Captain Israel Helm
by Dr. Peter Stebbins Craig
One of the legendary leaders emerging from New Sweden was Israel Helm, originally known as Israel Åkesson.
In 1749, Israel Helm's youngest son told Peter Kalm that his father had come to New Sweden at the age of 12 with Governor Printz in 1642-43 and lived in the Governor's household. Records at the Swedish National Archives give a slightly different story: they show that Israel Åkesson came to New Sweden in 1641 on the Charitas, with his father, musketeer Åke Israelsson from Stockholm. His father died at sea, one month before the Charitas reached New Sweden, and young Israel was cared for by the Company as an orphan. Undoubtedly, he became a ward of Governor. Printz after his arrival in 1643.
On 1 March, 1648, after Israel became 18, he was named a soldier by Governor Printz and served in this capacity until he returned to Sweden with the governor in 1653. Two years later, Israel Akesson went to New Sweden a second time on the Mercurius and apparently resided on Tinicum Island. When Armegot Printz sold this island to Joost de la Grange in 1662, Israel returned to Europe in her company. Over the next twelve months he appears to have married and to have helped recruit more Finnish Swedes as settlers for the City of Amsterdam, which then controlled the Delaware River. Israel next appears in Delaware River records in the fall of 1663 when he arrived by a Dutch ship at present New Castle in the company of 32 new Finnish settlers. The Dutch governor rewarded him by granting him a monopoly on the fur trade in present Pennsylvania and by naming him a "High Councillor," qualifying him to sit on the Swedes' Upland court.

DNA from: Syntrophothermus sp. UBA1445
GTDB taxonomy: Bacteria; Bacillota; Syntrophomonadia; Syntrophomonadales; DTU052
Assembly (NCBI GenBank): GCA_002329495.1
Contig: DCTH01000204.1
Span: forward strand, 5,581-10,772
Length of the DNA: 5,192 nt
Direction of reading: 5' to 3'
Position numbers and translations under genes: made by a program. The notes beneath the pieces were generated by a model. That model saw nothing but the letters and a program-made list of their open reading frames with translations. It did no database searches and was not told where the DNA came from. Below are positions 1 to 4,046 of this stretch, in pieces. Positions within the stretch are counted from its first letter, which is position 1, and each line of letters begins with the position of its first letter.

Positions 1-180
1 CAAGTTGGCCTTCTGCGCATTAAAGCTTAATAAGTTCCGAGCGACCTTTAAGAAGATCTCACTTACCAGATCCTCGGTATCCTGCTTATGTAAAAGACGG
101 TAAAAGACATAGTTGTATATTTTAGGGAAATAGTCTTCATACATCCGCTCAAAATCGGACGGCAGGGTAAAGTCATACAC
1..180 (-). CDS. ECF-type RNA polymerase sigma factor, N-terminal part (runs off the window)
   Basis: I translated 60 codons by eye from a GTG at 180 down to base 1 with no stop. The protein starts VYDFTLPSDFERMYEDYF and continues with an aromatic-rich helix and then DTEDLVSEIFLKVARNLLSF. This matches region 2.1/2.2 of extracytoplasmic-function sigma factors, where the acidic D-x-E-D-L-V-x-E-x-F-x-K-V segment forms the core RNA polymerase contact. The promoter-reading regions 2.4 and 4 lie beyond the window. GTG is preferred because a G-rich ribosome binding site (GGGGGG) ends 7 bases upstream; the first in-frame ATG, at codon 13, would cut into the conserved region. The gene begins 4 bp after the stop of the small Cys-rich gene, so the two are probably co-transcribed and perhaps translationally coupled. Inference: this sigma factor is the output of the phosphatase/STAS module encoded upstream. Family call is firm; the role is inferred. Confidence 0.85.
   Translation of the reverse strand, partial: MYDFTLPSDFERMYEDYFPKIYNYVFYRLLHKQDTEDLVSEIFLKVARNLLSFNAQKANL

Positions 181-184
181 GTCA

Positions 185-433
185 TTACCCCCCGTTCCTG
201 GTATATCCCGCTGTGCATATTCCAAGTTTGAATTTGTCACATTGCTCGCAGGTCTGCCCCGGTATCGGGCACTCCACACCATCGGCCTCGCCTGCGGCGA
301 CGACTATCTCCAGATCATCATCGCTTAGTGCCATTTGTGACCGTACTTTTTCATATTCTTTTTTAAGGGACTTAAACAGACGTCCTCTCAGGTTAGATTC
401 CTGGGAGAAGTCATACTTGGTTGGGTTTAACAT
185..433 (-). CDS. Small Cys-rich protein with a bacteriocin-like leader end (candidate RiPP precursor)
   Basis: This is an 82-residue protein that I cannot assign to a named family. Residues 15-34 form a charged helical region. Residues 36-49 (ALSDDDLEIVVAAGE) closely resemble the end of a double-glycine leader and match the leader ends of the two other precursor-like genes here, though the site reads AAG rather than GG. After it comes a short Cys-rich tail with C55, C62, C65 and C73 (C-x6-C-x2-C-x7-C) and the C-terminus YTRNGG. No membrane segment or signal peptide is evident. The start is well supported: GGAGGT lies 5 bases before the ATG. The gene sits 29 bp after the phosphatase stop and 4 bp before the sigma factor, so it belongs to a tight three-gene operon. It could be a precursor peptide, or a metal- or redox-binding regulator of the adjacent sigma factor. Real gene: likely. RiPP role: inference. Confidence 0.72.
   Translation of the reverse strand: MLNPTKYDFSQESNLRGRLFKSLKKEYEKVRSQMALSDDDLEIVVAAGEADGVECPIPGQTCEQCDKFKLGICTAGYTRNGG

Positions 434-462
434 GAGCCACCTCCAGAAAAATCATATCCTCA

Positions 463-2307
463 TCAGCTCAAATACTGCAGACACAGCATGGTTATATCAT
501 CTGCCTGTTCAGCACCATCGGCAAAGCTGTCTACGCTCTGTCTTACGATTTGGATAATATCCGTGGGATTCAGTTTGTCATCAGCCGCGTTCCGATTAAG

Israel, who adopted the surname Helm (from hjelm, meaning "helmet" in Swedish) served continuously as a justice on the Upland court from 1663 to 1681, and acquired the title of Captain, a rank usually reserved for those who served as captain in the Swedish militia.
Through his Indian trading, Israel Helm also became proficient in the Indian dialects and was in frequent demand to negotiate treaties with the Indians. As a reward, Governor Andros of New York granted him land near Burlington Island in 1677. Helm later surrendered this land to William Penn for his "Pennsbury" estate in exchange for other land on the Brandywine River.
After his return to America in 1663, Helm's principal residences were at Calcon Hook (Lower Darby) and Upland (Chester). By 1677, however, he had moved to Gloucester County, NJ, where he resided on Clonmell Creek until his death in the winter of 1701-02. He was buried next to his wife in the old Swedish graveyard on Tinicum Island.
Israel Helm had three sons and five daughters: